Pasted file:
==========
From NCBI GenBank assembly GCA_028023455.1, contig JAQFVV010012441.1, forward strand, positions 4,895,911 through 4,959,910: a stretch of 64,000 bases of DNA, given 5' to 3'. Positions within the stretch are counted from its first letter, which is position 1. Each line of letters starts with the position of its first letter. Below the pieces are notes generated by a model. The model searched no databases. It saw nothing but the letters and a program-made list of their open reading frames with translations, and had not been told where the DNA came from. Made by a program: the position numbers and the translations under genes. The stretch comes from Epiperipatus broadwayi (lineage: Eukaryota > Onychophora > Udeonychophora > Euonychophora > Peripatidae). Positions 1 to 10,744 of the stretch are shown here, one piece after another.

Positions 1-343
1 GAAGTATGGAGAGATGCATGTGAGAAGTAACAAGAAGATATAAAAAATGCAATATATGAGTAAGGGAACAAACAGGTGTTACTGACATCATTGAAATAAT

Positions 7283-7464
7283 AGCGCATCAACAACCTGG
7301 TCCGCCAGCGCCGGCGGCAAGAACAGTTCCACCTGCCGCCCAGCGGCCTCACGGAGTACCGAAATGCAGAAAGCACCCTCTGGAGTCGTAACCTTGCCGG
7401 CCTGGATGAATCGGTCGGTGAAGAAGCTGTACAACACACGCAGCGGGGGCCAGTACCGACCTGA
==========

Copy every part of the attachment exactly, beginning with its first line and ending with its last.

From NCBI GenBank assembly GCA_028023455.1, contig JAQFVV010012441.1, forward strand, positions 4,895,911 through 4,959,910: a stretch of 64,000 bases of DNA, given 5' to 3'. Positions within the stretch are counted from its first letter, which is position 1. Each line of letters starts with the position of its first letter. Below the pieces are notes generated by a model. The model searched no databases. It saw nothing but the letters and a program-made list of their open reading frames with translations, and had not been told where the DNA came from. Made by a program: the position numbers and the translations under genes. The stretch comes from Epiperipatus broadwayi (lineage: Eukaryota > Onychophora > Udeonychophora > Euonychophora > Peripatidae). Positions 1 to 10,744 of the stretch are shown here, one piece after another.

Positions 1-343
1 GAAGTATGGAGAGATGCATGTGAGAAGTAACAAGAAGATATAAAAAATGCAATATATGAGTAAGGGAACAAACAGGTGTTACTGACATCATTGAAATAAT

Positions 7283-7464
7283 AGCGCATCAACAACCTGG
7301 TCCGCCAGCGCCGGCGGCAAGAACAGTTCCACCTGCCGCCCAGCGGCCTCACGGAGTACCGAAATGCAGAAAGCACCCTCTGGAGTCGTAACCTTGCCGG
7401 CCTGGATGAATCGGTCGGTGAAGAAGCTGTACAACACACGCAGCGGGGGCCAGTACCGACCTGA